September auto sales toppled estimates as trucks and sport-utility vehicles continued to shine.
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Industry-wide sales are on pace to surpass 17 million units for the first time since 2001. Cheaper gasoline, low interest rates and pent-up demand, especially in the SUV and truck segments, have contributed to strong gains this year, and a better-than-projected August raised expectations for a big 2015. TrueCar (TRUE) recently hiked its full-year forecast from 17.2 million to 17.4 million vehicles.
In September, Labor Day deals helped automakers build greater momentum heading into the final quarter of the year. Research firm Autodata said U.S. new-vehicle sales reached a seasonally adjusted annual rate of 18.2 million, the best mark since July 2005.
Fiat Chrysler Automobiles (FCAU) has been one of the top beneficiaries of a consumer shift to crossovers and SUVs. Jeep’s September sales rallied 40% amid stronger results for all but one model. The Renegade, a new small SUV, logged sales of nearly 8,000 units.
Ram sales climbed 4%, even though sales of the brand’s pickup trucks were mostly flat.
The Italian-American company reported total monthly deliveries of 193,019, a 14% increase over the same month last year. Kelley Blue Book was looking for a smaller increase of 10.7%.
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Ford (F) reported the strongest month for Detroit’s Big Three. September volume surged 23% to 221,599, beating Kelley Blue Book’s estimate of 14%.
F-Series trucks have sprung back to life now that Ford’s truck plants are running at full capacity. The company had to retool its factories to accommodate the 2015 F-150’s aluminum body, and the transition slowed shipments of the redesigned pickup.
“We were able to keep the dealers stocked even though we had really strong sales performance both in August and September, and July as well,” Mark LaNeve, Ford’s vice president of U.S. marketing, sales and service, said during a conference call on Thursday.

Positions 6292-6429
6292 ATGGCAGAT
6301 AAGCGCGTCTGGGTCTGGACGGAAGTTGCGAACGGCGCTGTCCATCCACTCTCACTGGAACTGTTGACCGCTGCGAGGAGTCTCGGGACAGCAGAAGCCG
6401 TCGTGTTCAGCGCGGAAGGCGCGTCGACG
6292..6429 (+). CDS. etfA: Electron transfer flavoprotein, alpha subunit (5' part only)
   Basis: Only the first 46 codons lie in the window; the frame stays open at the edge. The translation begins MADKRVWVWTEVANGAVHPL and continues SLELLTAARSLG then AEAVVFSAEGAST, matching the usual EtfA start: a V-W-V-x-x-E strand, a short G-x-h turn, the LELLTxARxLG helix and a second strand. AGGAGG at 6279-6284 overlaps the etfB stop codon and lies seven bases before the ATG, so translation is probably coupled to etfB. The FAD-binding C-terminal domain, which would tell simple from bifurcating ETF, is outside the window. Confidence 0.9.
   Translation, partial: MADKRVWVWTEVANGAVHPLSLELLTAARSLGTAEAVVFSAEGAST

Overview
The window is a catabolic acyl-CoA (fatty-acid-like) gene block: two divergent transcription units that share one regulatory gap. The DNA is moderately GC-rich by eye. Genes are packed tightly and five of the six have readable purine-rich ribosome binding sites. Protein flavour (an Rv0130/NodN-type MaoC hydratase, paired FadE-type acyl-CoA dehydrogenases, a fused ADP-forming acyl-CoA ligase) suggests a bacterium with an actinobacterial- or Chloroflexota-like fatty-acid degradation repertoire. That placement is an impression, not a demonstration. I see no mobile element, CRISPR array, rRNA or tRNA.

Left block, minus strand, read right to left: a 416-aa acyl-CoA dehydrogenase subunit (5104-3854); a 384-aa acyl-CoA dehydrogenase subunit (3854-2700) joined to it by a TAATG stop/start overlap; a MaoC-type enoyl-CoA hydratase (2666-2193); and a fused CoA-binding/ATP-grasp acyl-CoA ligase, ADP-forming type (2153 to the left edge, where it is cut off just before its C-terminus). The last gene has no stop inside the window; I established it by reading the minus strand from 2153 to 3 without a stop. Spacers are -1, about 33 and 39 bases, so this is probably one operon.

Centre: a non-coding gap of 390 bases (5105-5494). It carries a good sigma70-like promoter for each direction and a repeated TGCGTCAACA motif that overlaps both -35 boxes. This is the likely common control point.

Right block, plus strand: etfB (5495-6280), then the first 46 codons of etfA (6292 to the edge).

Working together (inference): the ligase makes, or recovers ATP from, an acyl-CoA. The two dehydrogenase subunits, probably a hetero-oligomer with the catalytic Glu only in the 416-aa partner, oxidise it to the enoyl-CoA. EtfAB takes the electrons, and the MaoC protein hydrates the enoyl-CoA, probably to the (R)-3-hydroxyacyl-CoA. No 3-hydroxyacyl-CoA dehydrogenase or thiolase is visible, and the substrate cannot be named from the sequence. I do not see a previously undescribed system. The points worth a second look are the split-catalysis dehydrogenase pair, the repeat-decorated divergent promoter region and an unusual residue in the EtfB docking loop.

Ford sold 69,651 F-Series trucks in September, good for a 16.4% improvement year-over-year. According to Ford, it marked the best September for F-Series since 2006. LaNeve said the F-150 is selling at a historically high rate.
Overall, the company’s truck sales—including Transit vans—jumped 23%. Ford and Lincoln utilities, such as the Escape and Explorer, were up 27%.
Cars like the Ford Fusion and Lincoln MKZ also saw gains, and total car sales increased 19%.
General Motors (GM) is on a tear, too. Demand for its pickup trucks and crossovers boosted GM’s sales 12.5% to 251,310 vehicles, and all four of the company’s brands were in the black.
The Chevrolet Silverado and GMC Sierra posted another strong month. GM sold 73,479 of the full-size trucks. The premium Sierra led the way with an 18% increase in sales. GM said its retail market share is up 0.4 percentage points at 39.2%.
GM added that its midsize pickups, the Chevrolet Colorado and GMC Canyon, have built a 40% market share since launching in the fall of 2014.
Crossover sales advanced 49% for the month at Chevrolet and 20% at GMC. Buick and Cadillac also rode crossover demand to September sales gains of 5% and 7.8%, respectively. In the full-size SUV segment, Chevrolet’s Tahoe and GMC’s Yukon were up.
“The U.S. is adding jobs, disposable income is rising, energy prices and interest rates remain low and business continues to invest, but the fact remains this has been a slow recovery,” GM Chief Economist Mustafa Mohatarem said in a statement. “The economy still has room to grow and so do auto sales, particularly now that the Millennials are entering the workforce and starting households.”
Kelley Blue Book anticipated a 10.1% increase in GM’s September sales.
Also on Thursday, GM announced plans to slash $5.5 billion in costs over the next three years. Executives want to invest more in new technology initiatives such as autonomous vehicles. GM said it will test self-driving Chevrolet Volt hybrids beginning in late 2016.